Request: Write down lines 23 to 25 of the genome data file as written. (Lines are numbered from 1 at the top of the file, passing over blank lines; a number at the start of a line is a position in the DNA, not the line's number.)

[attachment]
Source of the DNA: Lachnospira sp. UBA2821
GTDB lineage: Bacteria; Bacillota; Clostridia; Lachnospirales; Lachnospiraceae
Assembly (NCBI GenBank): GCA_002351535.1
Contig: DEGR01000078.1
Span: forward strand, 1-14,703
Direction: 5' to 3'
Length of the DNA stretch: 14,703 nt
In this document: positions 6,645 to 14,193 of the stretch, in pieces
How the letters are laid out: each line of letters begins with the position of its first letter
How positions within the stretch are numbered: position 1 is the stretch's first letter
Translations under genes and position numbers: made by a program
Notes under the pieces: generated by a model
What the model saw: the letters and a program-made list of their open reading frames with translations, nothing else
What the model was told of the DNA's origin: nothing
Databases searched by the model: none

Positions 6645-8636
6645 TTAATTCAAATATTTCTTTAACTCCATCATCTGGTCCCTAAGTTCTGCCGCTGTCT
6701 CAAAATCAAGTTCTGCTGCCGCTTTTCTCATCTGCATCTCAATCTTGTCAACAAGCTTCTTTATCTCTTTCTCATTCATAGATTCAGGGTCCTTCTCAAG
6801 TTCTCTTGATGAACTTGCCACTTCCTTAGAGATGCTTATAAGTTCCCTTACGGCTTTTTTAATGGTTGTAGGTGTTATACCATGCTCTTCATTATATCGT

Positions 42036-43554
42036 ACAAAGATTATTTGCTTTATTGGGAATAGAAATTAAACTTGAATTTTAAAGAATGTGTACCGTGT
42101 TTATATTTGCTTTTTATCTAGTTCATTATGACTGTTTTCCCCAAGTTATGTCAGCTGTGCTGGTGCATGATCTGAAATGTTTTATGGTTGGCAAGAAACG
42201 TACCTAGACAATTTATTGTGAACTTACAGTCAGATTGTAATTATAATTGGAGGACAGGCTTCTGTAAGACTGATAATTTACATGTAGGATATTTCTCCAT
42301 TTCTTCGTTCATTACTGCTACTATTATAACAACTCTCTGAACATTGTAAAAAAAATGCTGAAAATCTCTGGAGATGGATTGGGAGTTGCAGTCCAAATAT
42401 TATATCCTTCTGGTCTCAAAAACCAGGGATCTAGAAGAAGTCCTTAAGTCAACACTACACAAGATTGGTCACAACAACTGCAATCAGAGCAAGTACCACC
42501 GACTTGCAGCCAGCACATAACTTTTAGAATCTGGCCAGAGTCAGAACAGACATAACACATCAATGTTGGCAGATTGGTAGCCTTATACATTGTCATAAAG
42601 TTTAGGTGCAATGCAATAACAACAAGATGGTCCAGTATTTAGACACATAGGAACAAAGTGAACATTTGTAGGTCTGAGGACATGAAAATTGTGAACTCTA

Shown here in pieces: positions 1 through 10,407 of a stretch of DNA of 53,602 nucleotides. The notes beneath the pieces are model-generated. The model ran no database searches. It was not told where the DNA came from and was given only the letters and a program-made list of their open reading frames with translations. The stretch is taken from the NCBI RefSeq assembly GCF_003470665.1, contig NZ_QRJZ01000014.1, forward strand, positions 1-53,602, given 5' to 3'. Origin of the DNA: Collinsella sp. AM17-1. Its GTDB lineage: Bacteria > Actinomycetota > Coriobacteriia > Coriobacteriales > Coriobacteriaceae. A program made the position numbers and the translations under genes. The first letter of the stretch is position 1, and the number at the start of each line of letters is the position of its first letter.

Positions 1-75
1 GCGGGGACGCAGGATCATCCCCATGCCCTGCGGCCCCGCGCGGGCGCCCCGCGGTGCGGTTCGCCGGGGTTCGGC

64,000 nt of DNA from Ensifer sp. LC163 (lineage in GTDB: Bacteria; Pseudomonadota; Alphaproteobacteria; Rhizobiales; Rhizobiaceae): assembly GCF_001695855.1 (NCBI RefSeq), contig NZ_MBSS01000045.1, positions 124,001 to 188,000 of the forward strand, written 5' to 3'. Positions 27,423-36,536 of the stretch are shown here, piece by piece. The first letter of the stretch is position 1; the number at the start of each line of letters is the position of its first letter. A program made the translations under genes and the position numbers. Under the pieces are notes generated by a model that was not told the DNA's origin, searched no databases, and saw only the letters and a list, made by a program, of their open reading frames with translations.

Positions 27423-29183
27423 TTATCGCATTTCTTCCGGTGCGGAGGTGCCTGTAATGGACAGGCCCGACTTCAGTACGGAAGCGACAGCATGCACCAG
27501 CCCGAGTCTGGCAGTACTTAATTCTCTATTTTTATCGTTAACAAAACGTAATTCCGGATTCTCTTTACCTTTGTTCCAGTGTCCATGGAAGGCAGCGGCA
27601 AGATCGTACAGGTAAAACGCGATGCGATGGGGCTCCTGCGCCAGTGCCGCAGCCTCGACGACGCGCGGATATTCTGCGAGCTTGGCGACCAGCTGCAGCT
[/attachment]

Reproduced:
42201 TACCTAGACAATTTATTGTGAACTTACAGTCAGATTGTAATTATAATTGGAGGACAGGCTTCTGTAAGACTGATAATTTACATGTAGGATATTTCTCCAT
42301 TTCTTCGTTCATTACTGCTACTATTATAACAACTCTCTGAACATTGTAAAAAAAATGCTGAAAATCTCTGGAGATGGATTGGGAGTTGCAGTCCAAATAT
42401 TATATCCTTCTGGTCTCAAAAACCAGGGATCTAGAAGAAGTCCTTAAGTCAACACTACACAAGATTGGTCACAACAACTGCAATCAGAGCAAGTACCACC